For client side UI, will you be providing new functions (not preferred) or allow use of existing JS libraries? One thing I worry about is code getting complicated with how you are setting CSS style properties.

    Have you considered working with opensource JS library that does mobile right, like enyojs.com?
  2. Ram Kulkarni
    There is no public forum to discuss mobile features as of now. Features are not yet ready for everyone to use.

    We are not providing any UI functions in this framework.

    I did not know about enyojs. I will give it a try. Thanks for the information.
  3. Sagar Ganatra
    I read the code and had few questions on it:

    1. Since you are using jQuery in cf tags, how different it is from writing simple JavaScript code using jQuery.

    2. I understand that the code was written not keeping code quality in mind. However, have you created a framework where the components are separated; similar to Backbone or Angular? I would really like to see structured code than getting entangled in spaghetti code. It would nice, if you can post another blog entry explaining how CFCLIENT code can be written in a structured way.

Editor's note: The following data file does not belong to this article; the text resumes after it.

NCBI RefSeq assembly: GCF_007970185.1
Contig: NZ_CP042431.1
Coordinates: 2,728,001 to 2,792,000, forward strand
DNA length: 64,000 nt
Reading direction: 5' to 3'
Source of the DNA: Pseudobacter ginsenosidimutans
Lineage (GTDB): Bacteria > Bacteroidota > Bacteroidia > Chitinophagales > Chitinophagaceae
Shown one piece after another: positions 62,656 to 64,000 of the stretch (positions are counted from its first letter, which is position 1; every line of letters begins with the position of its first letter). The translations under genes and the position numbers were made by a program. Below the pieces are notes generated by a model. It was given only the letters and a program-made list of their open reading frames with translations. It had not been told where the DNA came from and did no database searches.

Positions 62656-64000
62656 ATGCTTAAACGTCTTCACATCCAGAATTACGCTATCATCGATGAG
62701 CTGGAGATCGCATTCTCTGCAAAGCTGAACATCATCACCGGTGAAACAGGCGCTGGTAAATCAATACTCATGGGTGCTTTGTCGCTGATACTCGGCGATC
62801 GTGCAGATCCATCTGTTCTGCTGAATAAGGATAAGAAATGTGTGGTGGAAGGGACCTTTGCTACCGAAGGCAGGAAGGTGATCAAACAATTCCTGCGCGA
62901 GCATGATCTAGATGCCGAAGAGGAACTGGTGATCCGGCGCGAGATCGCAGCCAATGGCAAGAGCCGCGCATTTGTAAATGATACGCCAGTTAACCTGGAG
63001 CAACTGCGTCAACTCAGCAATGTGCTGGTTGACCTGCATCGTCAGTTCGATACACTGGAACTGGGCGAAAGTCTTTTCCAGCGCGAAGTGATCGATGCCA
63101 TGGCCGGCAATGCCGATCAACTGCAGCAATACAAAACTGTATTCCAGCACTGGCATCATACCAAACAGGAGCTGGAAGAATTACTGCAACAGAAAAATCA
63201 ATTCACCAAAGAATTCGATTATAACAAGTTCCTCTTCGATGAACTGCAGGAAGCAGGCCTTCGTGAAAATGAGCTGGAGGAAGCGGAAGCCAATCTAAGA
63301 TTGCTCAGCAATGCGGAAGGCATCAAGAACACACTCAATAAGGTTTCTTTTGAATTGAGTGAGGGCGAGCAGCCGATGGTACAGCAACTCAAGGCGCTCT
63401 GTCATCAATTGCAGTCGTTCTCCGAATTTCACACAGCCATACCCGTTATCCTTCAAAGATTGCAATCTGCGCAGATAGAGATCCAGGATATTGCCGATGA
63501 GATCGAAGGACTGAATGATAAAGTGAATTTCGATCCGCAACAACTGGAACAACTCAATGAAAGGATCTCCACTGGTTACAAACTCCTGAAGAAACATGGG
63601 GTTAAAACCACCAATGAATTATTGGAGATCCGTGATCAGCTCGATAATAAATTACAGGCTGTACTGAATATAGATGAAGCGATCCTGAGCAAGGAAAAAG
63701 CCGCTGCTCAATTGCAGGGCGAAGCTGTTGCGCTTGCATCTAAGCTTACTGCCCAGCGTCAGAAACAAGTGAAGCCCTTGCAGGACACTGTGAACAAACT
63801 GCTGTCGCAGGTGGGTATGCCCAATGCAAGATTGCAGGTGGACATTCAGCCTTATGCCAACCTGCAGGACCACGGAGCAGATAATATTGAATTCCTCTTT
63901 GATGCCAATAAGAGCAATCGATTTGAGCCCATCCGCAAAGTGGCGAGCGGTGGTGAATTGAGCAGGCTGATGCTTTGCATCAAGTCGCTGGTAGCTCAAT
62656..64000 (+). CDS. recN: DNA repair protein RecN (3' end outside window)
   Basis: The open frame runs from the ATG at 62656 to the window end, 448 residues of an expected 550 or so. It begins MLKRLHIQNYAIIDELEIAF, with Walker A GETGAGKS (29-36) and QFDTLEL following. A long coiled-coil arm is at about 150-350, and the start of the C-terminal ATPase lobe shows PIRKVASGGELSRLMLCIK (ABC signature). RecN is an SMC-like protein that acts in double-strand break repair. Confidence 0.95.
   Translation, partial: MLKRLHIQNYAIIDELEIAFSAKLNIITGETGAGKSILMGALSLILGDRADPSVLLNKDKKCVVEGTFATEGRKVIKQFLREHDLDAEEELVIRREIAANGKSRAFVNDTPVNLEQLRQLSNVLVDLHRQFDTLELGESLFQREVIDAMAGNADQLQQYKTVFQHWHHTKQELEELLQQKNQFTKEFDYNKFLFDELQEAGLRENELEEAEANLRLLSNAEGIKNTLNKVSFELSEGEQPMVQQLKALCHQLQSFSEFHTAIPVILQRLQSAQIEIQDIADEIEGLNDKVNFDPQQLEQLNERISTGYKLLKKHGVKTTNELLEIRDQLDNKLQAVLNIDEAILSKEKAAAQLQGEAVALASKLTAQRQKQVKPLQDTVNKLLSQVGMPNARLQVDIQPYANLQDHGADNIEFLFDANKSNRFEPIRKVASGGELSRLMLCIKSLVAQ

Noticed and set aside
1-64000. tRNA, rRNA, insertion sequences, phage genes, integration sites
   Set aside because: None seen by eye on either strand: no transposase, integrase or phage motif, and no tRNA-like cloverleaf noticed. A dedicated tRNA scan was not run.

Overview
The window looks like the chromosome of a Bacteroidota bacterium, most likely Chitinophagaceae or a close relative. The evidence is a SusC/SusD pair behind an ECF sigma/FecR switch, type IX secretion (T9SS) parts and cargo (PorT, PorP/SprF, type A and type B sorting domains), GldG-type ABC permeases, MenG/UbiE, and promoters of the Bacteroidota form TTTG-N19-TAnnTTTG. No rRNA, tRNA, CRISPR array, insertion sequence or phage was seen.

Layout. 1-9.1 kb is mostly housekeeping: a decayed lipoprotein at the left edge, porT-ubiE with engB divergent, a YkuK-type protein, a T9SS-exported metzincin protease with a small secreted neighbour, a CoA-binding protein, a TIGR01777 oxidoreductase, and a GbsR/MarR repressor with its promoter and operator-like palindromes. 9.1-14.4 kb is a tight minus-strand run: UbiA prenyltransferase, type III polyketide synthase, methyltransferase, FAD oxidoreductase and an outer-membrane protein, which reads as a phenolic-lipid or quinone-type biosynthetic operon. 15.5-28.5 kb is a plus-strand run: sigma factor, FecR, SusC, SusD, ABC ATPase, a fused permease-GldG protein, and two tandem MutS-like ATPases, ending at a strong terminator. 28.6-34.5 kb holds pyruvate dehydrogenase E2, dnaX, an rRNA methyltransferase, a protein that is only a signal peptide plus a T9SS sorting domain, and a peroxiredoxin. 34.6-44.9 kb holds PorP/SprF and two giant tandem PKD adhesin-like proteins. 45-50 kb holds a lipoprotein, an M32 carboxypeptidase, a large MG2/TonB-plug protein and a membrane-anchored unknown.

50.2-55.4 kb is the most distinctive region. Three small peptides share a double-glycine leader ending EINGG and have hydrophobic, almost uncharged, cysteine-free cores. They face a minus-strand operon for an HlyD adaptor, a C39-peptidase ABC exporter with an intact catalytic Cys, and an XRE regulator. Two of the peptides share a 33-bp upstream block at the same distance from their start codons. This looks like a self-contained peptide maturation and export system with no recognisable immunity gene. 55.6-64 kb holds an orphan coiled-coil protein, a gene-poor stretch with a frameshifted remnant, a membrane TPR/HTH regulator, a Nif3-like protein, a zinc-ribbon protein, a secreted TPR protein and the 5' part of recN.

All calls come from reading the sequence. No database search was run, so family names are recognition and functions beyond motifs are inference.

4. Ram Kulkarni
    Sure you can write JQuery in JS block. I just did not want to switch between JS and CFML blocks, so called JS methods in CFML.

    We did have code quality in mind. I don't think code is of good quality only if you use frameworks like Backbone or Angular. For this small application I did not see any need to use those frameworks. We have separated UI in custom tags and non-UI code in CFCs.

    We might post some example of how to create mobile application using CFML and Angular JS in future, but not necessarily the same CFSummit application.
  5. Sagar Ganatra
    "Sure you can write JQuery in JS block. I just did not want to switch between JS and CFML blocks, so called JS methods in CFML"

    - So it's the same; rather than wrapping it in a Script block you can now invoke it inside a cf tag. A use case which can explain how it solves a problem with using CF tag would be a great example.